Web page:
Cambodia is the only place I have been that can draw out all emotions in me in five minutes. It is really a love-hate relationship I have with this place.  I love the happy children coming home from school holding hands, hugging each other. Wearing their white and blue uniforms, they see us in the Tuk-Tuk and break out in big smiles and waves with cheerful 'Hellos'.  A young girl on a bicycle coming past and looked up at me with her beautiful smile and holds her hand out and I shake it. This brings tears to my eyes and I comment that this is one of the things I love about here. The next thing I see is land with a skinny cow, a wall less shanty, some chickens, a hammock and garbage. 

I have never encountered such extremes between wealth and poverty as here. In the city Landrovers and other expensive cars are everywhere. There are at least three times the number of four wheeled vehicles on the streets since I was here in 2009. As we drove to Choeung Ek today, I could see that the average Khmer is still not seeing the wealth that appears to have made its way to Phnom Penh since my last visit.  Speaking to my Khmer friend over dinner last night, she tells me that people on average are still only making $50 a month and that the vast wealth is likely due to graft and corruption.

This is a country that is still in its infancy rebuilding itself from the horrors that the Khmer Rouge and the subsequent civil war inflicted. It appears that capitalism is rising from the socialist ashes but I fear it is in the Russian form of extreme capitalism combined with corruption that will take over. In the meantime I will continue to contribute monthly to help build a community and encourage education and retain my sense of gratitude for what I have - for what I work for as well as what seems to come to me merely for having been born a Canadian.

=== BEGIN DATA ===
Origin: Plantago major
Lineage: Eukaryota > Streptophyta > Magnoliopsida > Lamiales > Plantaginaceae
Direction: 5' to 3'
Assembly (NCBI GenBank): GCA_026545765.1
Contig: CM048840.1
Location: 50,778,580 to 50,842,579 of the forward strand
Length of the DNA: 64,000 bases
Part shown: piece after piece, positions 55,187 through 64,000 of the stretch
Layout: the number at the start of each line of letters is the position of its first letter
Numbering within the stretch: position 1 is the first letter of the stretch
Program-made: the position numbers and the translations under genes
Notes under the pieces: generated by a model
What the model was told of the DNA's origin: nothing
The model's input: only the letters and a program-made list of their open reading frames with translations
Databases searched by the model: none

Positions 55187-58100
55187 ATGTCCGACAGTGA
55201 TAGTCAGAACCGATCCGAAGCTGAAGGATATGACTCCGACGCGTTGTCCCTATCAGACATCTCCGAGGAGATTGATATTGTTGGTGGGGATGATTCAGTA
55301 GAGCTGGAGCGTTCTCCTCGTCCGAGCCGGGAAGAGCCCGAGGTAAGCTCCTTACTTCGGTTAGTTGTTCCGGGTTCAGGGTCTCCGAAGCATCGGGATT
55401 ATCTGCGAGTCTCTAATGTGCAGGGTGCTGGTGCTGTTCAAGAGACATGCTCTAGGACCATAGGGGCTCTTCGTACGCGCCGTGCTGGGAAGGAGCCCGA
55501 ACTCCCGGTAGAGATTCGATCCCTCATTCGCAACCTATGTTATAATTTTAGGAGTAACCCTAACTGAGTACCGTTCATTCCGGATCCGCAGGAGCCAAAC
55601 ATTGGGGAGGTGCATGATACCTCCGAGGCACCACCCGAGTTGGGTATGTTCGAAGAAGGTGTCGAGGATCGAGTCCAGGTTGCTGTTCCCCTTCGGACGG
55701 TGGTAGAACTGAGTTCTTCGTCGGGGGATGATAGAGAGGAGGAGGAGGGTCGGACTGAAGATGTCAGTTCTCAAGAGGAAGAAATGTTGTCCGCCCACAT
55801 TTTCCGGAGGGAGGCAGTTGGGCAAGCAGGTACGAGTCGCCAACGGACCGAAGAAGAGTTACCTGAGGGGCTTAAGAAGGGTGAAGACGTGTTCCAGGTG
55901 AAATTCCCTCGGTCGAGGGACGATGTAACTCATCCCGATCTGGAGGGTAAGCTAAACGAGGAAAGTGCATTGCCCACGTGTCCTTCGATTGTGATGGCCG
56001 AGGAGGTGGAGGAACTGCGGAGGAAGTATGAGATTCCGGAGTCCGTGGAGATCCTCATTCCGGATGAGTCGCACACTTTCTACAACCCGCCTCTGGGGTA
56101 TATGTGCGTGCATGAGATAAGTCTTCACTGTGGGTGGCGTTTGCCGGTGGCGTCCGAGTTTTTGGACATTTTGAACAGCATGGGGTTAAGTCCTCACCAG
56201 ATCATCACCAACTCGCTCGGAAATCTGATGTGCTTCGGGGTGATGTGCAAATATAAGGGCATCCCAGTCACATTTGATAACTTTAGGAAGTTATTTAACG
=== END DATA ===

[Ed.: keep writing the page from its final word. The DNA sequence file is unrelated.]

Sunday, March 16, 2014

Back to Writing

Chiang Mai Gate Hotel Parking
It is not because we are lazy or lacking in content. We have just not had the time to write with a keyboard. I have been penning in my journal every morning, but have not had the chance to regurgitate for the blog.

This is the first time that we have been riding on another continent and with a group. I would have loved to write and post something each day, but spotty wireless and set meals and itinerary make that a little cumbersome. No complaints though! We have been riding and eating our way through Northern Thailand and it has been wonderful.

Miles and his wife Bpuk did a fantastic job of herding cats for the last 10 days. We had the pleasure of riding alongside a group of seasoned Australians. The 'Shadow Racing Team' from Southern Australia graciously allowed the two fellow Commonwealth travellers into their elite squad (tongue firmly planted in cheek). Our travels include not just amazing roads and spectacular scenery, but great road companions. Always up for a laugh and never a straight answer from the lot. Hairpins and sweepers through the Golden Triangle. Cultural stops along the way broke up intense riding and kept us well fed.

The Shadow Racing Team (SRT)
We will work over the next few days to fill in the blanks as we toured with this rag tag group. It has been a fantastic two weeks and we are now enjoying some time in Cambodia before we head back to Bangkok.